Find out what happened when we took The Australian Bird Guide for a spin

By Simon Mustoe

What better way to test CSIRO’s new Australian Bird Guide than a trip to some of Australia’s top birding sites. Then thrust the book into the hands of a young birder and see how they fair. 

Charlie (12) is my son and while he has a reasonable interest in birds, it’s embryonic. The new field guide has become a game-changer. 

At the end of the day I asked him, “did you like the book and why?”

          “I love the way it’s so easy to look things up, using the pictures that help you find what looks closest to what you’ve seen. And, the birds actually look like they do in real life!!” he said. 

We started on Saturday afternoon at the Brisbane Ranges, beautiful granite scenery and rolling forested hills, with incredible outback-views of Melbourne’s city skyline. Enroute, we discovered a group of Zebra Finches at a dam. We picked out Skylarks and Australian Pipits - the book has handy sections where oft-confused species are shown side by side. 

Similarly, there’s a comparison of Black Kites and Whistling Kites. By the following day, Charlie was picking them apart in flocks wheeling high above, even telling apart the mobs of Little Ravens and Brown Falcons. Each time we got back to the car, the book was reopened, so he could remind himself how it worked.  

The opening cover of the guide has a handy reference section which will be of value to the amateur and enthusiast alike (even lead author Peter Menkhorst says he uses it). If you’re new to birds, you’ll need to know they are arranged in taxonomic order. This means the are shown in order of how long ago they evolved with birds from each family depicted next to one another. Alphabetical order would be hugely confusing! 

It does, however, mean you have to be prepared to learn a little in order to look things up. So the authors have popped in two pages, immediately inside the front cover, where almost all Australia’s bird ‘types’ are illustrated.

You can divide birds roughly into two groups: Passerines (mostly the small, perching-type birds) and non-Passerines (everything else, including all your seabirds and waterbirds). For example, Lyrebird is a passerine. It’s actually the line of birds from which all songbirds on Earth evolved. So it’s the first after the Pittas, which are non-Passerines.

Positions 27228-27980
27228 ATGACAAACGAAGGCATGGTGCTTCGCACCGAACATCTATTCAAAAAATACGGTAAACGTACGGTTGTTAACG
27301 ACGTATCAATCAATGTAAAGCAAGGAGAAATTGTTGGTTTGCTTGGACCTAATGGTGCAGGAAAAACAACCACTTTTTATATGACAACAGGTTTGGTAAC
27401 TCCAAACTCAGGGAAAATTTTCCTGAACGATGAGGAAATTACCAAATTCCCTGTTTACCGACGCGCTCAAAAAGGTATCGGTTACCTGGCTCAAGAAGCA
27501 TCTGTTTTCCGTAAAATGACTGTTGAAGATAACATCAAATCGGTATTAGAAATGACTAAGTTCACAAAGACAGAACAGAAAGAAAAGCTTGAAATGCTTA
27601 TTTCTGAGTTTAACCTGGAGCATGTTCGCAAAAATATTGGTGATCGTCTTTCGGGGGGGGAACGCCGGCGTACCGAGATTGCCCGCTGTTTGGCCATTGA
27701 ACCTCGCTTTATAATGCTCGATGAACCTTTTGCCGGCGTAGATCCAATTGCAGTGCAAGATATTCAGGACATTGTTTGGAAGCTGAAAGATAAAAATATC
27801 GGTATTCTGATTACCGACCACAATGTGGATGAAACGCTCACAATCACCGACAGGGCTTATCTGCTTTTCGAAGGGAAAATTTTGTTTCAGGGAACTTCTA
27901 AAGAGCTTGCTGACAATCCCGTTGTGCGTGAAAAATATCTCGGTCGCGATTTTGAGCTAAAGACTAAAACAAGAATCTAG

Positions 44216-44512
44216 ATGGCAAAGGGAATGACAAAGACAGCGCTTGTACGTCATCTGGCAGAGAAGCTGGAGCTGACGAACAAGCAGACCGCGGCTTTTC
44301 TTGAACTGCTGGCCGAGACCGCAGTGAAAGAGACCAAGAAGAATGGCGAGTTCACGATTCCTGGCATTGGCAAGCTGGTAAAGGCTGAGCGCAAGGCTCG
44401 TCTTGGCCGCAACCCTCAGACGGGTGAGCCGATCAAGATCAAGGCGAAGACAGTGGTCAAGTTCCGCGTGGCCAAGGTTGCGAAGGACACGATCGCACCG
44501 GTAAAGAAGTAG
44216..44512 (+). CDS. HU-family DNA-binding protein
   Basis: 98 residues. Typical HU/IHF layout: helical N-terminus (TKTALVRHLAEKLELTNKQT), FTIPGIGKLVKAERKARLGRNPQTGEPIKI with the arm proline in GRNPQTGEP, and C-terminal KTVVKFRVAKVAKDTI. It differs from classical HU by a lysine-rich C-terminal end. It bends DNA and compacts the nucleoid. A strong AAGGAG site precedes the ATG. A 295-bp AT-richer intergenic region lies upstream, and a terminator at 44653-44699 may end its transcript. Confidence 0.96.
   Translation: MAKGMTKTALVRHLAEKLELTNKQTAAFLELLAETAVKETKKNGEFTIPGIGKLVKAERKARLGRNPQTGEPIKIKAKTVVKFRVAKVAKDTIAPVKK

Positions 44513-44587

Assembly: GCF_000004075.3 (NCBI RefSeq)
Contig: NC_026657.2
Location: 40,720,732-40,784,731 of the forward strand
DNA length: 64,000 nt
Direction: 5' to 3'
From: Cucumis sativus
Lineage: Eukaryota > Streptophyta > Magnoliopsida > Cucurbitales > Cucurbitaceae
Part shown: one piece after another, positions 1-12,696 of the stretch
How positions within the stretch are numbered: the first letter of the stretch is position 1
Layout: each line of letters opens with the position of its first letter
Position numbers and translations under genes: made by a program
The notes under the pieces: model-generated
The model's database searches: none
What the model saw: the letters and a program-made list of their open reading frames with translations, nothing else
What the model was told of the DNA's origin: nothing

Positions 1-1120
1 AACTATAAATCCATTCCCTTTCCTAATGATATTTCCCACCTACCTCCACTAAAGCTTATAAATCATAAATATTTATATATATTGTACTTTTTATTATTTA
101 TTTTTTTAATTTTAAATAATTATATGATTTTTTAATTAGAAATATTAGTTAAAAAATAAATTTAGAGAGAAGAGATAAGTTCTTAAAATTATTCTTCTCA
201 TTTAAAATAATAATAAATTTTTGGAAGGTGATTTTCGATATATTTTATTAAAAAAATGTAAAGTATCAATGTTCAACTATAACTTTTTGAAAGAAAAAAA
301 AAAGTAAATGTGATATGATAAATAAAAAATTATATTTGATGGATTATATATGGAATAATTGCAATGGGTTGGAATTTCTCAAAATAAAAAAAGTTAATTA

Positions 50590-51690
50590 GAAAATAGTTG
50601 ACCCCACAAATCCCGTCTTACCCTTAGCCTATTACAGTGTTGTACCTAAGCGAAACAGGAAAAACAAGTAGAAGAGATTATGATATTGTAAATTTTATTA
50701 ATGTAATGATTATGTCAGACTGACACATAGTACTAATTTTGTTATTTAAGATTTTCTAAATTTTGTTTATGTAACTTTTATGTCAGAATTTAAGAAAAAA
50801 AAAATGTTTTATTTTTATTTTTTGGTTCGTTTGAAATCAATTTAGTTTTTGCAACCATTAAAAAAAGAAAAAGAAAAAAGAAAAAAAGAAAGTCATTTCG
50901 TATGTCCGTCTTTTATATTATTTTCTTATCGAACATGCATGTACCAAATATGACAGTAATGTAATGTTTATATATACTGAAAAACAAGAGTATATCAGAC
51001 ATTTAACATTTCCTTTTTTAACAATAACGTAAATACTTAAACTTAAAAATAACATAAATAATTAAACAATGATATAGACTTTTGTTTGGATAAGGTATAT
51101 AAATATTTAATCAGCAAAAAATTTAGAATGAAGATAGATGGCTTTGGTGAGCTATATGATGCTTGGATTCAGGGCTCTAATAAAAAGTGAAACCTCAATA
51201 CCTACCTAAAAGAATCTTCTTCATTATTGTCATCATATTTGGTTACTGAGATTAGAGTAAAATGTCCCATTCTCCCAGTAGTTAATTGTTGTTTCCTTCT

The guide starts with marine and coastal birds, freshwater birds, then land birds and these are handily separated out in the opening cover. A single day out using the book with Charlie was enough for him to be competently referencing birds. If a 12-year-old can do it, I think that counts as a success.    

Back to our trip. 

We checked online Friday night and found that Banded Lapwings had been recorded on the road through Balliang, so we swung by. From a hill top, we watched soaring Wedge-tailed Eagles and heard a faint lapwing-like call. Just nearby, a pair of Banded Lapwings were tending to three chicks at a soak surrounded by ankle-deep crops. It’s great to set a target bird or two and Banded Lapwing aren’t always an easy bird to find, so a nice positive start.

Overnight we stayed at Park Victoria’s Friday’s Campground giving us chance to go spotlighting after dark, hearing (but not seeing), Owlet-Nightjars and Southern Boobooks. We spotted a Sugar Glider after hearing it yapping like a small dog, then followed eye-shine to a few Ring-tailed Possums and sidled up to some impossibly loud frogs. 

We got up a bit before sunrise on Sunday as we’d set ourselves a target of finding Spotted Quail-Thrush in a patch of likely looking habitat we discovered the day before. “Is it a quail or a thrush”, Charlie asked. “It’s a bit like both but it’s neither”, I said “take a look in the book”. So he did.